Forgiving yourself can be a tough one, any break up will bring guilt, whether you consider the blame to be with yourself or your ex. Give yourself a break and move on with a positive attitude, your children will fare much better emotionally with a parent who is kind to themselves.

Mediation Can Help

If you are experiencing conflict with an ex-partner and are having difficulty communicating or resolving issues, mediation can be very helpful. Here at Progressive Mediation, we have years of experience with family mediation cases ranging a wide spectrum of circumstances. Please call us on 0788 903 9393 for an informal chat and some advice on your own situation.


How To Handle Christmas For Separated Parents – Putting The Children First


Christmas is here again and for many people it is a time to get together with family and reach out to extended family to enjoy the festivities together. However, for some people who have recently separated from a partner or spouse, new arrangements will need to be made. If the separation is civil and you both still communicate, a compromise can usually be reached and in some cases the parents can come together on Christmas day for the sake of the children.

Christmas Day

For children, especially younger children, waking up early on a Christmas morning full of excitement to see what presents have been left for them is a massive part of Christmas. It is also the most enjoyable part of the day for the parents to see their happy, excited faces. After separation it is not going to be an experience that both parents can share in the same house, unless they are on very good terms. Here are some options for reaching a compromise that is fair to everyone:

  1. If parents are on very good terms – Christmas day can be shared with both parents being present. Alternate the houses so that each parent gets to host the Christmas day every other year. If there are new partners involved and everyone is happy to muck in together for the day for the sake of all the children, then that has to be the best option.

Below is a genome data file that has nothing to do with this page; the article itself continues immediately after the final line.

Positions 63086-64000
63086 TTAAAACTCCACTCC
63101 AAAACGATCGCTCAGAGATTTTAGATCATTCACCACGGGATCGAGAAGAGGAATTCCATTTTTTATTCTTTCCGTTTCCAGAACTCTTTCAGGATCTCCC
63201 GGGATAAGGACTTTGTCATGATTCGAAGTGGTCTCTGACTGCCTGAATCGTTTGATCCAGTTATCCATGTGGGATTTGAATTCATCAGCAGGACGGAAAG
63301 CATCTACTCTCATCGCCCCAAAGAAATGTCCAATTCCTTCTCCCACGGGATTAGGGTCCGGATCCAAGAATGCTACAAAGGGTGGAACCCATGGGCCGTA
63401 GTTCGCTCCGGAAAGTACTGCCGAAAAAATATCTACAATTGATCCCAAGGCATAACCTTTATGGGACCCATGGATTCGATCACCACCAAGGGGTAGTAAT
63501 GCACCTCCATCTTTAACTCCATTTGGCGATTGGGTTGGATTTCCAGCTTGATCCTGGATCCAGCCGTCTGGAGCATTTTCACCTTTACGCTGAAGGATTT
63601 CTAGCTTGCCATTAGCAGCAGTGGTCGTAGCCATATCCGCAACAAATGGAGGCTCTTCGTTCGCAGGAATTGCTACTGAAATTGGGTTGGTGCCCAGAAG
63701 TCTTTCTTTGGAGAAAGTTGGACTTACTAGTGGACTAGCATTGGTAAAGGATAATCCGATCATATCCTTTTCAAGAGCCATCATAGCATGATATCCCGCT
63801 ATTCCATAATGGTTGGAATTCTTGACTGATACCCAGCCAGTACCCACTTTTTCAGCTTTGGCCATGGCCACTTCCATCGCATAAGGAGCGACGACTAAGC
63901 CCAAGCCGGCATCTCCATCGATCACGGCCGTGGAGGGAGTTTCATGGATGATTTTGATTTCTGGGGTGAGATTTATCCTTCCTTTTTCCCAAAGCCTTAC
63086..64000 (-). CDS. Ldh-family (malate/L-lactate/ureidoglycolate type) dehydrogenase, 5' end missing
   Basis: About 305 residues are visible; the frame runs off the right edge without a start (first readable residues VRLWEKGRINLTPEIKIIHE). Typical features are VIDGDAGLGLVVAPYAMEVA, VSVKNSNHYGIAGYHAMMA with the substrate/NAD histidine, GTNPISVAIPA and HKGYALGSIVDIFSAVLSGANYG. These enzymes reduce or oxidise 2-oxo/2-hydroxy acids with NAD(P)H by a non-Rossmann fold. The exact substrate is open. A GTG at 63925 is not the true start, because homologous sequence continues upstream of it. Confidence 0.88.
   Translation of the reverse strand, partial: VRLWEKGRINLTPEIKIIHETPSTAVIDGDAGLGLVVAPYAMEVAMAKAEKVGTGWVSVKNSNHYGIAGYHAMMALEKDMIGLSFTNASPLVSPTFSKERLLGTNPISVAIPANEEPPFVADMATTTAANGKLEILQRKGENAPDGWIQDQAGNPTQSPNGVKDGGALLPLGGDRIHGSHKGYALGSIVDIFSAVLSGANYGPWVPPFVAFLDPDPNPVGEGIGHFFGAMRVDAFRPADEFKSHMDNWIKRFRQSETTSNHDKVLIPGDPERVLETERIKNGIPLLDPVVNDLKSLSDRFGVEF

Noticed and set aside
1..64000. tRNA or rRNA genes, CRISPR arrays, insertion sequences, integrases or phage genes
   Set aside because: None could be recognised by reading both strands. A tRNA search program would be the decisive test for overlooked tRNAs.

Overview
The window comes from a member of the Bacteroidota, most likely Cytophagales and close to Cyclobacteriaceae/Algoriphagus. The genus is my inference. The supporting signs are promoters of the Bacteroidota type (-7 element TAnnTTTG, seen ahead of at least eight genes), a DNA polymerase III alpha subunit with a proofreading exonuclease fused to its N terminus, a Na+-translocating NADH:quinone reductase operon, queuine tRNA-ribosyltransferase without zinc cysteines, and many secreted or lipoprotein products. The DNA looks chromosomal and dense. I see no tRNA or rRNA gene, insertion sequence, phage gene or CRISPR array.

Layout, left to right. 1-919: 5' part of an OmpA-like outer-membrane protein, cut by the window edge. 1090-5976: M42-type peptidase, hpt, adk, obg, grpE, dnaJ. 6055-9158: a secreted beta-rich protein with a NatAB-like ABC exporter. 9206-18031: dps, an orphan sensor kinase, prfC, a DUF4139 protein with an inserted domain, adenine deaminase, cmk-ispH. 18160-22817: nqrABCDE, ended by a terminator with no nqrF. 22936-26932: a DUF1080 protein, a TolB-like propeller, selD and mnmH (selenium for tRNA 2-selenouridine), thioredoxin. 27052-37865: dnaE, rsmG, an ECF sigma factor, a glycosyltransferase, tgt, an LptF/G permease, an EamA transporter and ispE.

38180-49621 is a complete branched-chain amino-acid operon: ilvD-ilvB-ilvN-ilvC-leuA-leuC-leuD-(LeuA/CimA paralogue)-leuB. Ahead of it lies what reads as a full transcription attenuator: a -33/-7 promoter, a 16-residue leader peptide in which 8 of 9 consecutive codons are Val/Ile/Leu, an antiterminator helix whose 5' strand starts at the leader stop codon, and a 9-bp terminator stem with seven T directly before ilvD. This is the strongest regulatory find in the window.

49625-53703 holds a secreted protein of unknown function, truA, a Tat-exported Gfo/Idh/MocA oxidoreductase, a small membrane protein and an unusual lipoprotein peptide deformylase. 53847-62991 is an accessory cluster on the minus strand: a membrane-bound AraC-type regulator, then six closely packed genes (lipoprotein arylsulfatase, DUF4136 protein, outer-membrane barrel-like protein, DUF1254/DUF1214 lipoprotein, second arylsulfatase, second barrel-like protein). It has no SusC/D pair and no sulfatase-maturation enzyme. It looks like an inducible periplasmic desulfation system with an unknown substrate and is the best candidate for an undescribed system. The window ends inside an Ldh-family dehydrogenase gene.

2. If parents are on reasonable terms – Christmas day can be alternated between the houses, with the other parent coming over for part of the day or maybe just an hour or so.
  3. If parents are on bad terms so that they can’t be in the same room as one another. This is very sad for the children but to save a frosty and hostile Christmas day, parents will have to alternate Christmas and not spend the day together.

In all these scenarios, forward planning is essential. Parents and children need to know in plenty of time what the arrangements will be and who’s turn it is to have the kids. Agree between you which house Father Christmas will be stopping at and if you can, both contribute to the gift that will go in the stockings.

Don’t Make The Children Choose

The most important thing to be mindful of is that you will make your kids unhappy and stressed if they feel they must make a choice between their parents. If the arrangement is set to make it fair for alternating Christmas’s, then the children will accept that and be glad to spend time with each parent. If you want to involve the children in the decisions, then you must be prepared for what they might say and accommodate their choice.

Equally don’t ever be negative about the time the children will spend with their other parent, that will make them feel bad. Don’t make them feel guilty that they won’t be with you on the special day and that you will be sad and lonely without them. They will struggle to know what to do and will feel sad leaving you and feel guilty having a good time with the other parent. This is manipulation and using your child’s feeling to get your own way or to try to ruin the time they have with your ex.

Seeing the Grandparents